Born in Sichuan province, China, Dr. Xun Zhou received her PhD from the University of London in 1998. In the past 20 years, she has lived in London, Jerusalem, Beijing and Hong Kong. Between January 2001 and December 2007 she was a Research Fellow at the History Department at the School of Oriental and African Studies, University of London. From December 2007 to December 2012 she was Research Assistant Professor at the School of Humanities, University of Hong Kong. Dr Zhou has also a long track record of media activities. Her most recent media appearance include the new French Documentary film Mao’s Great Famine (2012) and BBC Radio 4 programme As History is My Witness (October 2012). She also writes a regular Op-Ed Column for South China Morning Post.
BA Sichuan, MA London, PhD; London
In the past years her research has ranged across topics such as
Besides modern Chinese history Dr. Zhou has an outstanding track record in trans-cultural/global history. She has worked on wide range of topics from
She is one of only a handful of historians who are pioneering the history of the People's Republic of China through the use of new oral and archival evidence. In the past four years, she worked on a project of key importance to the history of the twentieth century, namely the Great Famine in China under Mao. Her new book The Great Famine in China, 1957-1962: A Documentary History (2012), published by Yale University Press, is the labour of her research in those four years. Based on over hundred interviews she has collected, she is currently completing an oral history volume on the Great Famine entitled Forgotten Voices: Mao’s Great Famine (1958-1961), also to be published by Yale University Press.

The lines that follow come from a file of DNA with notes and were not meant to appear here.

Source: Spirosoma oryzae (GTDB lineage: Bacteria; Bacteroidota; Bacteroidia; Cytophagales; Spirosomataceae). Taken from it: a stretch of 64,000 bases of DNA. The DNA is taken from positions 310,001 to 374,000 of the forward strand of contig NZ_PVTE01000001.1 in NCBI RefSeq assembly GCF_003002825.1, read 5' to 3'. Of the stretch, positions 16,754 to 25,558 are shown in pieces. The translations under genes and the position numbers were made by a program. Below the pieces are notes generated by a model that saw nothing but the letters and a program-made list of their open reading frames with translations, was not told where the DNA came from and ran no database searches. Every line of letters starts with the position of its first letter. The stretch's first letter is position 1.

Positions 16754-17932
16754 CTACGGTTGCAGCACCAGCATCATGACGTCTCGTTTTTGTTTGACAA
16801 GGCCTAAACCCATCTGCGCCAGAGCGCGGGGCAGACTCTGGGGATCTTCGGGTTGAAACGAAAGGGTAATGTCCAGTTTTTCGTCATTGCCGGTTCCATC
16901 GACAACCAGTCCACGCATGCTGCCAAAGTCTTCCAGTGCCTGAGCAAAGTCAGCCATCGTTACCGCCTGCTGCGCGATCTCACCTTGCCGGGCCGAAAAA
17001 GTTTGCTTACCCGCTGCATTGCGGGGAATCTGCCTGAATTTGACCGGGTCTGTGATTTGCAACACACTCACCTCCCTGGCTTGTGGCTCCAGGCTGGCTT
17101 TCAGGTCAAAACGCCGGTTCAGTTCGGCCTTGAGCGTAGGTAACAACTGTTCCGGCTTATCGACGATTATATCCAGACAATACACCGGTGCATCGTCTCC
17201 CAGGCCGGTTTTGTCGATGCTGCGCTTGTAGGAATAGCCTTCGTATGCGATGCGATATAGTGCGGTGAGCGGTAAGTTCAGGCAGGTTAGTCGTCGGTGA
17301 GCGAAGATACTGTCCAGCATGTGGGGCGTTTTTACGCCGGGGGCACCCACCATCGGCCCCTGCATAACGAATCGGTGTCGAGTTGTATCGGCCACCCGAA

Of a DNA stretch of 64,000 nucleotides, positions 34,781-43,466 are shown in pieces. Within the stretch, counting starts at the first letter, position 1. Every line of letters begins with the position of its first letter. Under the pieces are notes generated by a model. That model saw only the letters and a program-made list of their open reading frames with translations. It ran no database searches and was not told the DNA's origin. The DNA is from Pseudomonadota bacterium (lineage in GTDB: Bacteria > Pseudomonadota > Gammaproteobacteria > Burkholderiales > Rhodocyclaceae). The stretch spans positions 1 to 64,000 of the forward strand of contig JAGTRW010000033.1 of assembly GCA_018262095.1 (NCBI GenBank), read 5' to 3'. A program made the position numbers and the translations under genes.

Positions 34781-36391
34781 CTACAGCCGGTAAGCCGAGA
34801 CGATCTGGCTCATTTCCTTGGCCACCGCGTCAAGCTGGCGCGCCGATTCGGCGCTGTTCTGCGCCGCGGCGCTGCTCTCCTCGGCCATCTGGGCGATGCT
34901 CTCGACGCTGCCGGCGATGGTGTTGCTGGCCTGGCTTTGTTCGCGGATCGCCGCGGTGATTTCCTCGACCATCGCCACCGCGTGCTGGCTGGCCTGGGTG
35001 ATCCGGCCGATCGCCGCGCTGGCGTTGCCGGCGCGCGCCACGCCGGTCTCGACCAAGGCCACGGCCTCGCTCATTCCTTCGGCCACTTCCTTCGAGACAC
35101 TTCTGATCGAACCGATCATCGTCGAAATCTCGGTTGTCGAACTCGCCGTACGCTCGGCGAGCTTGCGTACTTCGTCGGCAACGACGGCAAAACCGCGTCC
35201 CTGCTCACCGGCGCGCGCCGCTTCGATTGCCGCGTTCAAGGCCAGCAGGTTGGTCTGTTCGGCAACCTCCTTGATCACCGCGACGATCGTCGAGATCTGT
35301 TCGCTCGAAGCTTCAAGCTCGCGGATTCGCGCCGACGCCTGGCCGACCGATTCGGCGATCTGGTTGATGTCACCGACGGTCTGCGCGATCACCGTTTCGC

HR226: China: The Long Twentieth Century
HR100: The Making of the Modern World, 1776-1989
1. The Great Famine in China: A Documentary History, 1958-1961, Yale University Press, 2012
2. Karaoke: the Global Phenomenon, co-authored with Francesca Tarocco, London: Reaktion Books; Chicago: University of Chicago Press, April 2007.
3. Smoke: A Global History, co-edited with S. L. Gilman, London: Reaktion Books, 2004.
4. Narcotic Culture: A Social History of Drug Consumption in modern China, co-authored with Frank Dikötter and Lars Laamann, London: Hurst & Co.; Chicago: University of Chicago Press, 2004.
5. Wisdom of Confucians, co-authored with T H Barrett, Oxford: OneWorld Books, 2001.
6. History of Youtai: Chinese Perceptions of Jews and Judaism, London: Routledge-Curzon, 2001.
1. 'Evidence of Mao's Hidden Famine, Inside China's State Archive' in History Workshop Online, November29 2012, http://www.historyworkshop.org.uk/maos-hidden-famine-inside-chinas-state-archives/
2. 'Fitness and Modernity in Late Nineteenth and Early Twentieth Century China’ in Perfect Bodies: Sport, Medicine and Immortality edited by Vivienne Lo, London: The British Museum, 2012, pp. 143-56.
3. ‘Mikvah in Beijing’, The European Review of History - Revue Européenne d'Histoire, 2011, vol. 18 (1): 123-130.